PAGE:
West Indies skipper not greater than game
For anyone else in such a position of trust, responsibility and leadership, Brian Lara's third term as West Indies captain would now be at an end. Instead, he has announced that he himself will decide if and when he goes, not an acquiescent board that has
Brain Lara reflects after the defeat in Jamaica
For anyone else in such a position of trust, responsibility and leadership, Brian Lara's third term as West Indies captain would now be at an end. Instead, he has announced that he himself will decide if and when he goes, not an acquiescent board that has twice beseeched him to return.
Whatever his frustrations, Lara's repeated rantings in recent weeks against selections that did not accord to his opinions and pitches that did not take his fancy were out of order and unbecoming of a revered and experienced cricketer recalled specifically to provide guidance to his young successors.
They might have deflected attention away from his own tactical deficiencies on the field but, more critically, they acted as a distraction from the task at hand. Regrettably, they simply gained in intensity until the festering boil burst on the last day of the final Test at Sabina on Sunday.
Lara chose the globally-televised post-match presentation ceremony to embarrass West Indies cricket by repeating his assertion that his team had been undermined by "bad pitches and bad selection".
He elaborated at the subsequent media conference, adding the slanderous implication that the pitch at Sabina Park had been purposely prepared to suit India.
He was so consumed by such irritation that, while batting in the morning in an effort to win the Test, he pointedly turned in the direction of the ground staff after Harbhajan Singh spun an off-break past his edge and cynically applauded on his bat.
It was a cheap gesture that demeaned one of the finest batsmen ever to grace the game. His dismissal soon after was not unexpected.
Lara later told the media he would "revisit" his position as captain once the West Indies Cricket Board (WICB) named its selectors at a meeting in a couple of weeks' time. The message was clear. If they did not satisfy him, he would quit-as he has done twice before.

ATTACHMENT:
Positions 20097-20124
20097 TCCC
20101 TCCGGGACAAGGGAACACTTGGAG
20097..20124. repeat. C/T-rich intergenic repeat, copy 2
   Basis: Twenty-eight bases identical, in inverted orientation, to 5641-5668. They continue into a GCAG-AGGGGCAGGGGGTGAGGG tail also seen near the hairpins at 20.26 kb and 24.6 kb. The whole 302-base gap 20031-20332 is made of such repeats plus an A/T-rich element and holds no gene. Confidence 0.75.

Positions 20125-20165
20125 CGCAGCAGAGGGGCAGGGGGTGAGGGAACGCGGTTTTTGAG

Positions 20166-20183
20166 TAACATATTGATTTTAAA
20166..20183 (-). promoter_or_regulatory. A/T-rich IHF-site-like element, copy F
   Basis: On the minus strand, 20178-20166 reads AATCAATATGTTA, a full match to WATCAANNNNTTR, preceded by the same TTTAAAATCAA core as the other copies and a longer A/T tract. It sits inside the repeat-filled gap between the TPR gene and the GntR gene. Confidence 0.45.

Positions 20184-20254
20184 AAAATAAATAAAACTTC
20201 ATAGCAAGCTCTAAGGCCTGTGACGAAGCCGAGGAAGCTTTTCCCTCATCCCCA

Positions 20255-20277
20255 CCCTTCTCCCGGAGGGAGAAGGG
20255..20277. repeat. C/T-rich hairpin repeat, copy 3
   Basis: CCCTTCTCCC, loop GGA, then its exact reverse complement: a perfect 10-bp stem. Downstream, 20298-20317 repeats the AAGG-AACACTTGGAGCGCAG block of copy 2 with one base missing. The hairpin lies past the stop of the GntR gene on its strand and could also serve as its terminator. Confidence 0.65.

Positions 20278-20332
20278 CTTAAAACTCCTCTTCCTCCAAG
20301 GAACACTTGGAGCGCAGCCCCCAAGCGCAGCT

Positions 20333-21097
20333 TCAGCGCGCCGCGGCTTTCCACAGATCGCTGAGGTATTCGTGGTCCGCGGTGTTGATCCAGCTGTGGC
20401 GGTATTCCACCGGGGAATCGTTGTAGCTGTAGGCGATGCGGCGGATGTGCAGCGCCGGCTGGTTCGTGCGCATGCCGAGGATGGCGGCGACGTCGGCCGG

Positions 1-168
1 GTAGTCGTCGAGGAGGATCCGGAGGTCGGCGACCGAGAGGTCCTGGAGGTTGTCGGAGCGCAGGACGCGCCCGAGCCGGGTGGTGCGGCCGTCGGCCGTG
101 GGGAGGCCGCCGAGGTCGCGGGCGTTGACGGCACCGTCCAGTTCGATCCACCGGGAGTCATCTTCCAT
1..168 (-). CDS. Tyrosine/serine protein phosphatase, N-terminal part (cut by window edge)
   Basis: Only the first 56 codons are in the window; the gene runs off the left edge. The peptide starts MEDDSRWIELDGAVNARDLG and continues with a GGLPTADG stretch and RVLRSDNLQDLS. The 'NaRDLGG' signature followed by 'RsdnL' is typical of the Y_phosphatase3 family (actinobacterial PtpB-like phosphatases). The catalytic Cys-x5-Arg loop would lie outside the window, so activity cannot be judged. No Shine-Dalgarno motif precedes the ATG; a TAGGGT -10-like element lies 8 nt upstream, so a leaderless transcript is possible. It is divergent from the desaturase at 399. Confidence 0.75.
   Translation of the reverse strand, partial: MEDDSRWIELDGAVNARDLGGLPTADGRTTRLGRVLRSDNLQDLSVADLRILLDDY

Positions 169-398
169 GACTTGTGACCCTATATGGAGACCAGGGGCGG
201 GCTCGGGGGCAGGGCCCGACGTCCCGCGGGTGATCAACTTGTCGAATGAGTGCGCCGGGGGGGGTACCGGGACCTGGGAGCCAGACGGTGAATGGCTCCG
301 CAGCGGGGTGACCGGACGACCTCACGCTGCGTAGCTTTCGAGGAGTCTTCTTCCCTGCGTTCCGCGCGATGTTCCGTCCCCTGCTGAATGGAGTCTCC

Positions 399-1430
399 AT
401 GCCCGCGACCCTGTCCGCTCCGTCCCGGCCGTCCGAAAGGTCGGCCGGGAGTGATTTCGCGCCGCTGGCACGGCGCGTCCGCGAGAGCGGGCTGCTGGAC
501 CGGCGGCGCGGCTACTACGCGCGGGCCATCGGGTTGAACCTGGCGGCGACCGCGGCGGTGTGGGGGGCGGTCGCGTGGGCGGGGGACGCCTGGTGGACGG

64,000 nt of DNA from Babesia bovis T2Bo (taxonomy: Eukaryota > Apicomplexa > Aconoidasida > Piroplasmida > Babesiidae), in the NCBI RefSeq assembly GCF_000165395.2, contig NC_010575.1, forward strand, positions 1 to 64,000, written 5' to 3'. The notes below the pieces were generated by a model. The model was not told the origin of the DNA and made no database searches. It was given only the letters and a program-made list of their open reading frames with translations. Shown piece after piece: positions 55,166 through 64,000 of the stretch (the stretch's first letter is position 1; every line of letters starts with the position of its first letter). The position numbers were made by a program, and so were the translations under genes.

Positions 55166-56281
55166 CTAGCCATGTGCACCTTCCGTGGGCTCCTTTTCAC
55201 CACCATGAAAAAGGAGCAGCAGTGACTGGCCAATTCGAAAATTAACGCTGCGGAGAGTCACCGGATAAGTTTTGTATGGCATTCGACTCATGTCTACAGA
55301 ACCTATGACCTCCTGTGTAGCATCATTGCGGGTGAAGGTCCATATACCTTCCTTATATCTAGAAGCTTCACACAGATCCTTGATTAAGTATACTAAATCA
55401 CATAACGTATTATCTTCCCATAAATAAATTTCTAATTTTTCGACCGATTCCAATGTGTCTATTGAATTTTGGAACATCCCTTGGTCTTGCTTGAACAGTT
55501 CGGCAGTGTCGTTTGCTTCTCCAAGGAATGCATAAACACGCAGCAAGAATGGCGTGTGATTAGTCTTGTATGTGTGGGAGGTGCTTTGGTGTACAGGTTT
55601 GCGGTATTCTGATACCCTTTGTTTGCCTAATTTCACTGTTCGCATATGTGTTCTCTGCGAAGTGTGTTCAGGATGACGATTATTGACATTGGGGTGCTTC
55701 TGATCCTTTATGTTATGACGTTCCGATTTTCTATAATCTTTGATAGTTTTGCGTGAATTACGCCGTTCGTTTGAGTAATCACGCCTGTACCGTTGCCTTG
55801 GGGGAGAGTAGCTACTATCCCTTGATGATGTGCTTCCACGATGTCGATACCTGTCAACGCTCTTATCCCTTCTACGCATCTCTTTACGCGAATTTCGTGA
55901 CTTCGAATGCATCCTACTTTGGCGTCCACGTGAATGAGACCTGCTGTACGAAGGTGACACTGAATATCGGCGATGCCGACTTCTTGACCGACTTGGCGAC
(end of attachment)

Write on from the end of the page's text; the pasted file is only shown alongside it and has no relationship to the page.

That he did not do so immediately tells a story. He has had his way with the WICB so repeatedly that he is confident it will once more submit to his ultimatum. It might even appoint him sole selector and, in the bargain, supervisor of pitches. After all, its new president, Ken Gordon, persuaded the great and the good of West Indies cricket three months ago to plead with him to once more come to its rescue.
And where was president Gordon while this latest crisis was brewing? What, indeed, was the WICB's response to the captain's shots fired across the bows of its selectors and its ground authorities? The answer to the first question is that the president was in Germany observing the football World Cup with reference to next year's cricket equivalent in the Caribbean.
The answer to the second is that the WICB has uttered not a word. It has been even more rudderless than ever since it has been without a chief executive officer after Roger Brathwaite jumped ship on April 30.
It is no wonder Lara can receive a letter on June 29, dated May 28, advising him he has been appointed a selector. That it was probably a typographical error was typical of the incompetence that has contributed to the decline of our cricket and to the reversal of the maxim that no man is greater than the game.